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Wright, James (1786–1825)

FRIDAY, MAY 27.—James Wright was indicted for the wilful murder of his wife, Mary Ann Wright, in the district of the Hawkesbury, on the 5th of February last. It appeared in evidence, that the improper conduct of the deceased had been a constant source of disquiet to the unfortunate man; and was eventually the cause of his committing the dreadful act, for which he stood his trial. He confessed to the Magistrate, after he was apprehended, that having had reason to suspect the deceased of an adulterous intercourse with a man named Cavanagh, he spoke to her on the subject, when she told him that—"he knew she had been common both before and since he married her, and that she would be so to any man she pleased"—in the unguarded impulse of the moment, he seized an axe which was at hand, and committed the dreadful act, which deprived the wretched victim of existence. He declared, that he had no desire to escape from justice, and only absconded for the purpose of gaining time to pray to God for forgiveness.—He was described by William Cox, Esq. a Magistrate at Windsor, who had known him for some years, to have been a quiet industrious man, somewhat irritable in temper, and of quick and sensitive feelings.–No defence being set up, the Jury returned a verdict, without retiring, of guilty.—Sentenced to die on Monday; on which day the unhappy but penitent man expiated his direful offence by the untimely forfeiture of his life. May such awful exits be attended with lasting benefits to that society which crime has thus ignominiously deprived of another member!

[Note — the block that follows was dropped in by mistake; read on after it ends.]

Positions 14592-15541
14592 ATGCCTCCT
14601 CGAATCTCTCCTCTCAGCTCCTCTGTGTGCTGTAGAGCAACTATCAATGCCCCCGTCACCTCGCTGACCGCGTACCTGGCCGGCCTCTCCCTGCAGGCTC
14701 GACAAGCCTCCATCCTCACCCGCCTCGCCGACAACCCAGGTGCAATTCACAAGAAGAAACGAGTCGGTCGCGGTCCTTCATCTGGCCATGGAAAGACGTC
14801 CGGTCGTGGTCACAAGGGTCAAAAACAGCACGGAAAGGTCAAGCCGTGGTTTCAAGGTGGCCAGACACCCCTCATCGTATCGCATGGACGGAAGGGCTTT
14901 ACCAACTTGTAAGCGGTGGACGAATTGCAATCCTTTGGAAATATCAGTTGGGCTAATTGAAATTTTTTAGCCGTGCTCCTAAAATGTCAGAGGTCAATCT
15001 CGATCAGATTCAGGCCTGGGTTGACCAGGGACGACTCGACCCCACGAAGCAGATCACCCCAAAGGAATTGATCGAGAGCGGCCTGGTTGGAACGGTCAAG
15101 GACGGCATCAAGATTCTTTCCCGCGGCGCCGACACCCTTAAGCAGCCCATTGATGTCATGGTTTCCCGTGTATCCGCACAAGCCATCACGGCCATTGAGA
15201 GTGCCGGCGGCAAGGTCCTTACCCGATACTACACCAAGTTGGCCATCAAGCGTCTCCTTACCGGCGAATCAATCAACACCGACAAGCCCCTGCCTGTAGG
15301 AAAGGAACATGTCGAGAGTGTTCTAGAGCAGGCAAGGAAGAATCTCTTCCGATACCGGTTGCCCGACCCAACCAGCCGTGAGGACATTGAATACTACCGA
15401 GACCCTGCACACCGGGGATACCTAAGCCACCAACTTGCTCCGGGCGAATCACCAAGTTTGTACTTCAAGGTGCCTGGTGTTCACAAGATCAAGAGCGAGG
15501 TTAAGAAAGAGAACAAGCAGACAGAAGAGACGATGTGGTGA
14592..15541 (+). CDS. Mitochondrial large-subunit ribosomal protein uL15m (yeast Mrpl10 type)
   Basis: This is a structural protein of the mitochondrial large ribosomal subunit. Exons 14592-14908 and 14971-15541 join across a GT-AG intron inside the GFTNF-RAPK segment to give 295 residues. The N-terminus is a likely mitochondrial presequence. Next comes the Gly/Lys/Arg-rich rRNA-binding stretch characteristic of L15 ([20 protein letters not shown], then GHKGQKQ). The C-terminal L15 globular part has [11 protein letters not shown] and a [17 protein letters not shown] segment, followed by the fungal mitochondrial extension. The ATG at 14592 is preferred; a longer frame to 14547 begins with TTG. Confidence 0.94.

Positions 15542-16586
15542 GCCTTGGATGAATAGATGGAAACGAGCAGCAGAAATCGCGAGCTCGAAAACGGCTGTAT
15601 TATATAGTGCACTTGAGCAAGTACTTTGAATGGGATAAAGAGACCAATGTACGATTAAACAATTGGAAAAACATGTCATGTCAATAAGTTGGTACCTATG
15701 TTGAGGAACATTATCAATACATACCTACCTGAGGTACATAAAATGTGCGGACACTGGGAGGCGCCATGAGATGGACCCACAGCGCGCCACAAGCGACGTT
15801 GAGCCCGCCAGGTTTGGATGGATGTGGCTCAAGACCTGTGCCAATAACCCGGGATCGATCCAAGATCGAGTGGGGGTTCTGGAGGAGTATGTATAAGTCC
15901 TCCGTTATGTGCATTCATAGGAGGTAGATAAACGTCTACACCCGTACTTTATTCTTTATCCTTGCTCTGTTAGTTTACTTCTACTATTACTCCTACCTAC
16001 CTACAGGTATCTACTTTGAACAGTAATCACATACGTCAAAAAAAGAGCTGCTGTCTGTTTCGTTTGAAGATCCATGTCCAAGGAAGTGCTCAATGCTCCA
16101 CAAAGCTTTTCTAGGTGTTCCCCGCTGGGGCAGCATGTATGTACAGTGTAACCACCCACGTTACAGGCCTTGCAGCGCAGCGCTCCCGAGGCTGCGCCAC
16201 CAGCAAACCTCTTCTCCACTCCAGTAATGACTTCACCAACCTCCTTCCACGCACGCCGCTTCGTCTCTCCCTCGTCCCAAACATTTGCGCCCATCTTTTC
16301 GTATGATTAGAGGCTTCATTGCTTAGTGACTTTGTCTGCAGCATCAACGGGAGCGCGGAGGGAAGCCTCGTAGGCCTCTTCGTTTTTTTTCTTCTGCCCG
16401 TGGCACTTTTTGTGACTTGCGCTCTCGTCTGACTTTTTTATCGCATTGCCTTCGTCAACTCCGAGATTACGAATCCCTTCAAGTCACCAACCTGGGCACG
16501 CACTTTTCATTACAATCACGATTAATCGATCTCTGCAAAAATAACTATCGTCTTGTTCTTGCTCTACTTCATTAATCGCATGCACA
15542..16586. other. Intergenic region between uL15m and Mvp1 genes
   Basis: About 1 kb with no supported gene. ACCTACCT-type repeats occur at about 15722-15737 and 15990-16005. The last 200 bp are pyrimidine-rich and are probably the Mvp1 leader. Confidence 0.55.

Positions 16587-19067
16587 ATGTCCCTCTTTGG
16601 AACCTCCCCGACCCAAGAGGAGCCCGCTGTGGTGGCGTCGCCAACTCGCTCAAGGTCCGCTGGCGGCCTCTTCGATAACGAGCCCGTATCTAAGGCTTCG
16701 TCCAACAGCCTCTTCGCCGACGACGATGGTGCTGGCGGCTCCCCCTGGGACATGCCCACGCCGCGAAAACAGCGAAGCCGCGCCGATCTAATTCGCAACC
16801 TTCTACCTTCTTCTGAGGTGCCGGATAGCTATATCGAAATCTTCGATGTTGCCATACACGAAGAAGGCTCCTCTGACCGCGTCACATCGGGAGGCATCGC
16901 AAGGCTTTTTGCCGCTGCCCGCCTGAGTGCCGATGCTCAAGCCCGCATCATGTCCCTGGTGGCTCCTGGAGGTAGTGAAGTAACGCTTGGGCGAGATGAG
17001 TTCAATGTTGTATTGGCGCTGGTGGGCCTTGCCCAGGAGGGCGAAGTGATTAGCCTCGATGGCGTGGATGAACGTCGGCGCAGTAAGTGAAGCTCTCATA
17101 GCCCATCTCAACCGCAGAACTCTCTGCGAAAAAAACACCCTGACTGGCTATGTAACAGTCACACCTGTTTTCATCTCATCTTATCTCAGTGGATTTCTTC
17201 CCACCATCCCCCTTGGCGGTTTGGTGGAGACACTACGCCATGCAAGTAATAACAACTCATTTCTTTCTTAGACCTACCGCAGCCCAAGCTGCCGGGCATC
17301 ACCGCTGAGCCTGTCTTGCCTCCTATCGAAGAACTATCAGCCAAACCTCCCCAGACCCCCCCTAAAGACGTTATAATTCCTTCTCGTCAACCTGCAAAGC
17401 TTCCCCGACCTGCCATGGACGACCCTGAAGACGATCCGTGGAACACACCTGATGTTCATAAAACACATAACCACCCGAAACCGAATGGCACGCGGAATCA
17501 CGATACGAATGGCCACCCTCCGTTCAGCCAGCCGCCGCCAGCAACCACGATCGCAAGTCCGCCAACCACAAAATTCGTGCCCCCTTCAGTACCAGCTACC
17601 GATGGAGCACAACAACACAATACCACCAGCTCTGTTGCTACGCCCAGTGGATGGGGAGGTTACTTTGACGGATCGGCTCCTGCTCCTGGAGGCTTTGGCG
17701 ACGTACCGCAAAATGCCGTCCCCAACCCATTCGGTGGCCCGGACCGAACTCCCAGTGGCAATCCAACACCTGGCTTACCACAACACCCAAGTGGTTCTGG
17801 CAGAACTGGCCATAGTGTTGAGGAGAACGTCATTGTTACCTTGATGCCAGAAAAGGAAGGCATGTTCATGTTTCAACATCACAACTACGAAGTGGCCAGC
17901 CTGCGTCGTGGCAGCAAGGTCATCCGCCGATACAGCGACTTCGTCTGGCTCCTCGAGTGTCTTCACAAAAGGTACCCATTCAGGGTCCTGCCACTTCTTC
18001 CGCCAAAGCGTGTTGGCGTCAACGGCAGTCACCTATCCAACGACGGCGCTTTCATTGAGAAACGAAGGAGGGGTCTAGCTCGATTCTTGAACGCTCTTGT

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'Wright, James (1786–1825)', Obituaries Australia, National Centre of Biography, Australian National University, http://oa.anu.edu.au/obituary/wright-james-17203/text28998, accessed 22 November 2017.

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